Thank you Donna S Levin and thank you CC. I was getting a lot of imagery and visuals from the clues, answers and write up.

CC, I'm no coder, so I defer to D-O and Anonymous T for better explanations, but CSS is the defined style sheet for your web page. That line says that the header is to be 1000 pixels wide, and the 'important' says to override any other defined or default values for header width.

I saw that DarkUFO provided the fix. Sounds creepy. I imagine he or she is probably a 14 year old in their bedroom somewhere. Whether true or not, it was a good fix.

Avg Joe said...

Fun little romp today. Filled as I went, and could not figure out the connection in theme fill. Needed the unifier to get that aspect, but probably could have solved the whole thing without it.

I had the same thought as you Hondo. Was thinking along the lines of a bandolier. That would make a good clecho. Strip of weapons = disarm / bandolier.

Glad to hear Argyle is out of the hospital. Hope you feel better!

PK said...

Hi Y'all! Great puzzle, Donna! Great expo, C.C.! Applause for your tenacity in conquering the problems.

I ran through this puzzle like I was IN HEAT or on DOPE. Then the internet ate it half done and I had to do it again. But it wasn't any harder.

My first thought for "Strips of weapons" was "bandoliers", but I realized that was the ammo not the weapons.

Oops, there is my timer, gotta go change my water on the grass. I'll almost be glad for winter!

HeartRx said...

Good morning C.C. et al.

We get a triple treat today, with C.C. leading the commentary on a wonderful Donna Levin puzzle, and a C.C. bonus puzzle in the NY Times! Wow, my cup runneth over!!

I truly did look for the theme before the reveal, but it just was not showing up. And it's all because the three first words have different pronunciations than WIN, PLACE and SHOW. Very clever, and when I did get to the reveal, it was truly a nice "Aha!" moment. So thanks, Donna!

Have a great day, everyone!

desper-otto said...

Good morning!

Managed to complete Donna's pzl and C.C's NYT pzl (thanks, C.C.) before time for the 7AM march. The sun's coming up later now, so soon I'll be able to dial back the start time.

Ah, dyslexia! I was wondering why Lafayette wore a ONESIE. I had trouble parsing the PLACE BO EFFECT, I thought maybe Ms Peep should be involved. Onager -- that was cute, C.C. I'm surprised DW doesn't call me Origami.

I've seen those 100 strands and many more; they all wind up caught in the bathtub drain. What a hassle! Today my plumbing project is to replace a faucet in the laundry room.

Excellent coding description, TTP.

I'm no great fan of Wally World (Wal-Mart), but it's either 8 miles to WW or 13 miles to someplace else. Guess who wins most of the time?

Spitzboov said...

Good morning everyone. Nice breezy intro, C.C.; thanks.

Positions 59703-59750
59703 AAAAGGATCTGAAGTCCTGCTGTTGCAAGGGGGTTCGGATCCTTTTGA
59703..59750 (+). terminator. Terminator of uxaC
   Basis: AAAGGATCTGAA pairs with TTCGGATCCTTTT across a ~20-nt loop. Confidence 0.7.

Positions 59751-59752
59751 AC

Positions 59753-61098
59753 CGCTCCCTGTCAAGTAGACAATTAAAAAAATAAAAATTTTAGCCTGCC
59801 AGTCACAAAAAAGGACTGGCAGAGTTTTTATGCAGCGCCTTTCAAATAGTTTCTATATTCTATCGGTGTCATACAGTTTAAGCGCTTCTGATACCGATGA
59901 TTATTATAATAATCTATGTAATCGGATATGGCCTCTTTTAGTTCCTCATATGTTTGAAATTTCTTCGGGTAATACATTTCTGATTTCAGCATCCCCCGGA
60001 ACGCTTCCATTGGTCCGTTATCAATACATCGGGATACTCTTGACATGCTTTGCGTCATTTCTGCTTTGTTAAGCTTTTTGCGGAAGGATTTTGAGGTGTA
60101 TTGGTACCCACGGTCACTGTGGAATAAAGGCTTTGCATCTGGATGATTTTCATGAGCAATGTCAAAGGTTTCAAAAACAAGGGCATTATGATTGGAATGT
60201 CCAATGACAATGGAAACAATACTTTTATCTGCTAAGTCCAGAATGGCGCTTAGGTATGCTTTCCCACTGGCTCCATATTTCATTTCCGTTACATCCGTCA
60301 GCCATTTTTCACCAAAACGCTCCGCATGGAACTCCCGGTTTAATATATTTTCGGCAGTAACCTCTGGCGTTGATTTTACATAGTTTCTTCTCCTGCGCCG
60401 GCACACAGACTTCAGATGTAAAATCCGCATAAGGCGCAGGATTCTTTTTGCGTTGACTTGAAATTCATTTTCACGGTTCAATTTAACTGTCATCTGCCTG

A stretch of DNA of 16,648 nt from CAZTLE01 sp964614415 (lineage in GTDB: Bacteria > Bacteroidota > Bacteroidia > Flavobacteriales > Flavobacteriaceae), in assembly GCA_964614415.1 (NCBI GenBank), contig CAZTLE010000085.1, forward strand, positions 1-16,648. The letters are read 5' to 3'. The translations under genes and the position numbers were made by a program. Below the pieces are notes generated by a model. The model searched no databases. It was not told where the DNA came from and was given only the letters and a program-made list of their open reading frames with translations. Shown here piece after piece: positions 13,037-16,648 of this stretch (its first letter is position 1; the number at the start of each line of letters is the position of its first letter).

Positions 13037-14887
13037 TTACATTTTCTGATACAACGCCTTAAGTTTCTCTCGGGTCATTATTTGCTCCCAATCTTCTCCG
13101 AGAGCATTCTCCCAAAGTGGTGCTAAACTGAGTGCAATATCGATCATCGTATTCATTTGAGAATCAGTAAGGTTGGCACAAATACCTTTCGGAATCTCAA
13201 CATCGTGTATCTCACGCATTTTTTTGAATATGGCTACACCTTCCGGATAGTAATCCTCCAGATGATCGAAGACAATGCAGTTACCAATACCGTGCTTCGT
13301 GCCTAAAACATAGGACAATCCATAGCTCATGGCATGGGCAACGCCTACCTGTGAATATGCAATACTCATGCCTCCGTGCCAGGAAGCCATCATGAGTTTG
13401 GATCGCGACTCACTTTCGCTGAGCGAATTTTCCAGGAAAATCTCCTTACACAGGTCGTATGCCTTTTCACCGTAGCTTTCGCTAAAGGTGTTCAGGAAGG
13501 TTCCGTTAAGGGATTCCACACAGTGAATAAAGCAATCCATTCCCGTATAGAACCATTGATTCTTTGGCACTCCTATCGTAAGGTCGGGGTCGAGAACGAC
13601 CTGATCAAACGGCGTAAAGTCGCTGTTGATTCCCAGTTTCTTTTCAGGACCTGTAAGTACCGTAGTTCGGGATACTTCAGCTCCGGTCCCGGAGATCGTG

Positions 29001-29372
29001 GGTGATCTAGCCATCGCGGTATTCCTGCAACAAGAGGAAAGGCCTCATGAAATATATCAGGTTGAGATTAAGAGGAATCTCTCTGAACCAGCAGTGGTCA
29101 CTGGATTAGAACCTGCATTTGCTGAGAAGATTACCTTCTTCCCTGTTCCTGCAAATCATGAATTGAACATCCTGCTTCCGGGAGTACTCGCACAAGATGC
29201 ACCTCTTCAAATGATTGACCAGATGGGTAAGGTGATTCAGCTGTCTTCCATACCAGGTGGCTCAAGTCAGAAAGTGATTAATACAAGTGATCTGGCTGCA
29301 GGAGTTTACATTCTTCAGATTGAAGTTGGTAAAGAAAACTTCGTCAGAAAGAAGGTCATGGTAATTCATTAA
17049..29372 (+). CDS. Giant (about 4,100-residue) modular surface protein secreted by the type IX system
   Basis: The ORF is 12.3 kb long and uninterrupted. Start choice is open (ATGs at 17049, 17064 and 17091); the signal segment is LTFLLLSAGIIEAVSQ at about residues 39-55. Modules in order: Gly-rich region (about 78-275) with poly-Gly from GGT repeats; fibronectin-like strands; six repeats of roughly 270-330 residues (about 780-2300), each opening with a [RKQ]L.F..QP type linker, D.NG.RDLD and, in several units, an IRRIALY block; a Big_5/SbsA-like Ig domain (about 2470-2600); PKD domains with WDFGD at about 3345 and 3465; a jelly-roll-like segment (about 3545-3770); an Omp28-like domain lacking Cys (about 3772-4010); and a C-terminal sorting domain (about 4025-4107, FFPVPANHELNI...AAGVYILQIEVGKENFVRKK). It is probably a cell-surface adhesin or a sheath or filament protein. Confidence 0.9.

Very enjoyable puzzle, and well-suited for a Tuesday. Theme was fun. I always thought the SHOWER CURTAIN's function was to keep the shower spray in the tub. Never thought about the privacy thing. Why do they make clear ones?
Always enjoy Donna's puzzles. Thanks.

Glad to hear Argyle is home.

Thunderboomers here this morning. Primary voting later.

Have a great day.

Martin said...

Two days in a row I was two letters short: yesterday I missed the B in BAMA and BISQUE and the T in ROTH IRA and ASTER. Today I missed the C in CROTI and CASH IN and the S in ESAS and CASH IN. Two days in a row I completed all the theme entries.

Yellowrocks said...

ODE TO WINE by Pablo Neruda
Day-colored wine,
night-colored wine,
wine with purple feet
or wine with topaz blood,
starry child
of earth,
wine, smooth
as a golden sword,
as lascivious velvet,
wine, spiral-seashelled
and full of wonder,
never has one goblet contained you,
one song, one man,
you are choral, gregarious,
at the least, you must be shared.
Drink it,
and remember in every
drop of gold,
in every topaz glass,
in every purple ladle,
that autumn labored
to fill the vessel with wine;
and in the ritual of his office,
let the simple man remember
to think of the soil and of his duty,
to propagate the canticle of the wine.
Link Middle verses

TTP said...

Speaking of "Pokes around on the internet", one friend that SURFS quite a bit sent this link that makes me reminisce Nostalgic Trips Back In Time

HeartRx said...

Montana is coming to visit her son in CT, and we are planning to meet for lunch in Hartford on Monday. Dudley and I will both be there, and would love to know if any of our other members of the New England contingent can make it?

Please email me if you are interested, and I will send you the details. Thanks!

Martin said...

C.C., I would guess !important is a comment. It doesn't do anything. It just tells people not to delete that line of code because it is important.

Yellowrocks said...

Interesting puzzle, Donna and great expo, CC.
Glad you are home again, Argyle.
Spitz, that was my take on the shower curtain, also.